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HBS Case Study 2: Costco Wholesale Corporation Financial Statement Analysis (A) Lee Hathaway MMS 185: Managerial Finance Professor Veraldi September 27, 2007 It is important for stockholders to continuously re-evaluate their investments. Although some investors do this more frequently and thoroughly than others, the majority of shareholders do so at least once each year. Therefore, Torres’ desire to update her analysis in order to determine whether Costco was still operating efficiently makes perfect sense. After thorough examination, my analysis proves that Costco remains one of the industry’s leading competitors and there seems to be no reason for Torres to sell her shares as long as she wishes to retain holdings of a…show more content…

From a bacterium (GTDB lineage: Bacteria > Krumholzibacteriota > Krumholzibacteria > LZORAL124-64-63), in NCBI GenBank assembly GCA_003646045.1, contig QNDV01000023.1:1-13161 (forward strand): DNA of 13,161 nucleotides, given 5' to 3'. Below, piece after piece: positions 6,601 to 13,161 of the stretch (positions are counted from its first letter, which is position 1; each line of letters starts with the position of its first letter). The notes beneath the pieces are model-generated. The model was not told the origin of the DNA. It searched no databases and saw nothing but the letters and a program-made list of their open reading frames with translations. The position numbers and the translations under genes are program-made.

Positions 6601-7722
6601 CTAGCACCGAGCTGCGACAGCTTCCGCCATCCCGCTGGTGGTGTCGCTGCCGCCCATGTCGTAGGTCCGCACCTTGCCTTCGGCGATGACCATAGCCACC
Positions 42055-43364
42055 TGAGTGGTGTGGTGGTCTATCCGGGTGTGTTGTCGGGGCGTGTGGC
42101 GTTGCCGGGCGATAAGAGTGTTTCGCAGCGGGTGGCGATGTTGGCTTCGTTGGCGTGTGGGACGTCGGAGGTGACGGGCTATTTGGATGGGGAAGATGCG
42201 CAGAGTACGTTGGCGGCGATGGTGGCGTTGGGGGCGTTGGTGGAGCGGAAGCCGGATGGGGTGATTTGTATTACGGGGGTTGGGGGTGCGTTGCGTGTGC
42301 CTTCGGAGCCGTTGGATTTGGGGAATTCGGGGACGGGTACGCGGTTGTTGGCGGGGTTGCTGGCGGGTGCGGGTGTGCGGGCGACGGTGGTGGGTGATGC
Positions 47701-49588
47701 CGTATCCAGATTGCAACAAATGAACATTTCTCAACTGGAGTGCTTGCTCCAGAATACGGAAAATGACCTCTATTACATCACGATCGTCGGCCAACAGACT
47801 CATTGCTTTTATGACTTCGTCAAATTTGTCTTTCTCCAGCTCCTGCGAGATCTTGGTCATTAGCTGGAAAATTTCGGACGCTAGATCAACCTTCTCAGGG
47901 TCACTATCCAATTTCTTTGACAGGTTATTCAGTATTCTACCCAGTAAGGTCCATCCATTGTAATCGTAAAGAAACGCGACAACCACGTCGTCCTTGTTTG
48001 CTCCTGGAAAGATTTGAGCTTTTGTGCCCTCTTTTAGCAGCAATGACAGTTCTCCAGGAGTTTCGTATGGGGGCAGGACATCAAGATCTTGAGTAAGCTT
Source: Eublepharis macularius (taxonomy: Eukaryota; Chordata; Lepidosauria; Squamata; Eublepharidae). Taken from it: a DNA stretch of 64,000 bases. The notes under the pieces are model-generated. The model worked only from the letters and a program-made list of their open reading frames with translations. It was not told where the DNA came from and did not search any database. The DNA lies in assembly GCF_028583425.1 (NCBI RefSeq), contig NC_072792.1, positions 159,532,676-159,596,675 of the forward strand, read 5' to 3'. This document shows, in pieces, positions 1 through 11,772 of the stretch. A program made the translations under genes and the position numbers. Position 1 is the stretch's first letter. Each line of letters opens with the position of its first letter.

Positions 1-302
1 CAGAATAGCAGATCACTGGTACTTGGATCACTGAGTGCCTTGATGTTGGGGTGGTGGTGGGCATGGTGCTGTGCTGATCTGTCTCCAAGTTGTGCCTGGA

As a percentage of net sales, Costco’s operating income rose from 2.70% in 1997 to 2.91% in 2001. This is a positive factor, meaning that the firm became more efficient. Another interesting trend which demonstrates growth is the rise in interest income and other expenses from 0.07% of sales in 1997 to 0.13% in 2001 on the income sheet. Typically, this value fluctuates each year with the amount of cash a company keeps on hand. Costco’s increase suggests that the company either increased its amount of short-term deposit investments’ held, switched its funds to money market funds, savings accounts, or CDs with higher yielding interest rates, or their existing funds experienced a growth in interest rates. Moving onto the income statement portion of the common-size financial statements, an increase in cash and equivalents (3.20% of total assets in 1997 to 5.97% in 2001) and receivables (2.69% of total assets in 1997 to 3.22% in 2001) coupled with a decrease in inventory signify Costco’s improving efficiency over this five year period. It is important to mention two points. First, the decrease in inventory as a percentage of total assets from 30.8% in 1997 to 27.14% in 2001 signifies an increase in the turnover rate, perhaps due to

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